Geologist in reply to Vijeta Uniyal. | June 16, 2020 at 7:56 pm

            I think India is used to having fight her own battles with little or only token support from the Western nations. Fortunately, India has a valorous military tradition (even if mostly unknown to Westerners — who often think of Indians as polite [true] and timid [untrue]).

            A good friend of mine is Sri Lankan, and he helped educate me about Indian history.

        Barry in reply to Vijeta Uniyal. | June 16, 2020 at 6:03 pm

        While I am no longer traveling to India often, I still have many friends and business partners there. Every one is happy with Modi.

      Brave Sir Robbin in reply to Blaise MacLean. | June 16, 2020 at 7:32 pm

      The tilt towards the non-aligned movement had more to do with India breaking from the UK for independence and the US strong backing of UK interests. The US also strongly supported Pakistan which split from India a particularly nasty war of secession. India, more from perceived necessity sought help from the USSR for arms and aid and diplomatic support, but I note India always refused to enter the Soviet orbit. US-Indian relations improved markedly as US-Pakistani relations soured. Should US-Pakistani relations continue to erode, or at least not improve, and relations to China also continue to erode, India will continue is drift towards the United States. Indian culture and society has its issues, mostly relating to the caste system, but overall, it is a more natural partner for the United States in very many respects. I hope investment capital flows from China to India.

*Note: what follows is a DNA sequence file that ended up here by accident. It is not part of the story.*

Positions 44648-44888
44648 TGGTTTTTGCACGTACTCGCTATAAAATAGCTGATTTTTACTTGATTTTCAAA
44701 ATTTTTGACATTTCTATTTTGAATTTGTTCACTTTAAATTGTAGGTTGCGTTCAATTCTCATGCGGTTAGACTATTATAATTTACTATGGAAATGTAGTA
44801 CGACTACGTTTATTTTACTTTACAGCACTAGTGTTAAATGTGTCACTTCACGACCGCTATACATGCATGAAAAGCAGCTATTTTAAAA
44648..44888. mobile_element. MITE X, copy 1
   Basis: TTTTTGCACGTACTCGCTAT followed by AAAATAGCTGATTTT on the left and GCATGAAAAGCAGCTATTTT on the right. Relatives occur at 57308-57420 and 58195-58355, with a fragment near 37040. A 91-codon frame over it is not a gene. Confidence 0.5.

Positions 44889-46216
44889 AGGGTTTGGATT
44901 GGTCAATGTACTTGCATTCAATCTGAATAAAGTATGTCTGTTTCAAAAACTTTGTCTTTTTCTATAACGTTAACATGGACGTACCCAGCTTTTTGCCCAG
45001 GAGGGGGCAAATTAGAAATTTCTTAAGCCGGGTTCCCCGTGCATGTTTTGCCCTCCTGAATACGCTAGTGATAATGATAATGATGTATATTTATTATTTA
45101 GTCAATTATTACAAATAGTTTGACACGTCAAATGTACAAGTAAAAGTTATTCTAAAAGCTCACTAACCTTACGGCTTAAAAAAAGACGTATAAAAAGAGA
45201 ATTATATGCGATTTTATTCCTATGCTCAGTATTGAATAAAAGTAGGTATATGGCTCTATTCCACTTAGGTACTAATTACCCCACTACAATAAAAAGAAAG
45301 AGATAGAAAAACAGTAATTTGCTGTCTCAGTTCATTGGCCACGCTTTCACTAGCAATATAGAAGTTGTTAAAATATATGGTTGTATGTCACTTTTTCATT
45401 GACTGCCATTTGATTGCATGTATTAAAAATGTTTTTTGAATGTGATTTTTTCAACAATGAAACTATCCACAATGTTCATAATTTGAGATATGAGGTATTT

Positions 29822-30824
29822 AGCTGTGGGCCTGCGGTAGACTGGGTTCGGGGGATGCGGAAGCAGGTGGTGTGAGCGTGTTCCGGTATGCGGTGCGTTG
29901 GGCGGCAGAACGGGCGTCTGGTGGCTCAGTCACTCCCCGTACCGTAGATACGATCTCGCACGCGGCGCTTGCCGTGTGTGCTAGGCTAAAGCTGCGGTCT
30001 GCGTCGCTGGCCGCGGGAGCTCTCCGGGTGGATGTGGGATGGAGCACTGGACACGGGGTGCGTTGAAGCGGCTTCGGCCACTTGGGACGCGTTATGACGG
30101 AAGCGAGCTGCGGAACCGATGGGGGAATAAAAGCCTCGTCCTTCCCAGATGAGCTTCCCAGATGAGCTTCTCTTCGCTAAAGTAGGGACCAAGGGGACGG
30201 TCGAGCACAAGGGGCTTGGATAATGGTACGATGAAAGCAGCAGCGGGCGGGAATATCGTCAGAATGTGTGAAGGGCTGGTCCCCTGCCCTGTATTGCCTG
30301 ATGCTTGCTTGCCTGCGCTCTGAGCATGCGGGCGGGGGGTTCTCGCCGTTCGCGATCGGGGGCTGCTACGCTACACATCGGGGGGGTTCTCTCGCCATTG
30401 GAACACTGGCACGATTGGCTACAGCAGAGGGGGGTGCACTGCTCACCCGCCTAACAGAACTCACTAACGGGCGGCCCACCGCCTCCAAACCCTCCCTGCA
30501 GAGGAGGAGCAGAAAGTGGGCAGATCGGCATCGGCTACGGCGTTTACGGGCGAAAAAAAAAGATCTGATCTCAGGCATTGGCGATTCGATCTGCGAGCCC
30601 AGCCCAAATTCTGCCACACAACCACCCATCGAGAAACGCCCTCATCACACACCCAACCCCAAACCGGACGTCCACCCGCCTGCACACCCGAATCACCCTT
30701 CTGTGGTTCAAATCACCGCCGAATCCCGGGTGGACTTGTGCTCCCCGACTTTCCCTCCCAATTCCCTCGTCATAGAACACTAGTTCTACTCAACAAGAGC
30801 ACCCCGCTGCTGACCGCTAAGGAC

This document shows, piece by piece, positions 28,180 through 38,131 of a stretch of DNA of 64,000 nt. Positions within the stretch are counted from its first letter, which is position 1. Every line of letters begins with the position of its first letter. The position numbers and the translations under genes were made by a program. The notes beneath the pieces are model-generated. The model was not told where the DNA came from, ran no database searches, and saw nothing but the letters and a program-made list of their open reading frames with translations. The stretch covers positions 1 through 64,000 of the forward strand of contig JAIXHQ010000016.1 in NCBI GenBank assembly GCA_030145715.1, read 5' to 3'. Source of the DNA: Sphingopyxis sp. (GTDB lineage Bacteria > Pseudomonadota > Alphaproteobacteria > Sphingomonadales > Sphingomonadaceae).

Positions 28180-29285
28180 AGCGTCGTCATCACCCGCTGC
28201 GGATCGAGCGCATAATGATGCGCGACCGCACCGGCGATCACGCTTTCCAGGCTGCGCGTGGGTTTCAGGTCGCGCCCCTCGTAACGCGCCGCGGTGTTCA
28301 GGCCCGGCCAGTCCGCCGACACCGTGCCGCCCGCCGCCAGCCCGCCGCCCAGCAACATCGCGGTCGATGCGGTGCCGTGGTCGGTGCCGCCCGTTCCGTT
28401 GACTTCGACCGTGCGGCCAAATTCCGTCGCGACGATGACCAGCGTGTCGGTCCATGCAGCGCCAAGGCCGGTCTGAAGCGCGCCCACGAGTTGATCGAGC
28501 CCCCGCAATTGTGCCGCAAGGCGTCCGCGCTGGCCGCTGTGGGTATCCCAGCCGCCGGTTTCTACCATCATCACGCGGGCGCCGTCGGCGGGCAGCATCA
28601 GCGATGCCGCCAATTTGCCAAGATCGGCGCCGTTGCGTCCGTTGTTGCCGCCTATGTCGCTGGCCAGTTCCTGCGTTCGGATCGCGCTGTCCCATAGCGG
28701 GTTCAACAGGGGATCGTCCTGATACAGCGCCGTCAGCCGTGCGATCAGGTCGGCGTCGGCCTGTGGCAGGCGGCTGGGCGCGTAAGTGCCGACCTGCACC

Barry in reply to Brave Sir Robbin. | June 16, 2020 at 10:11 pm

        “I hope investment capital flows from China to India.”

        I know what you meant 🙂

        DSHornet in reply to Brave Sir Robbin. | June 17, 2020 at 9:38 am

        A commenter farther up the message chain suggested a lend-lease program for both sides. This would be a terrible idea, but a lend-lease program for India (IF the Indians want it) would be an excellent one. If it happens we would need to be prepared for the Chinese reaction, but aren’t we already starting to bring back R&D and manufacturing from China anyway?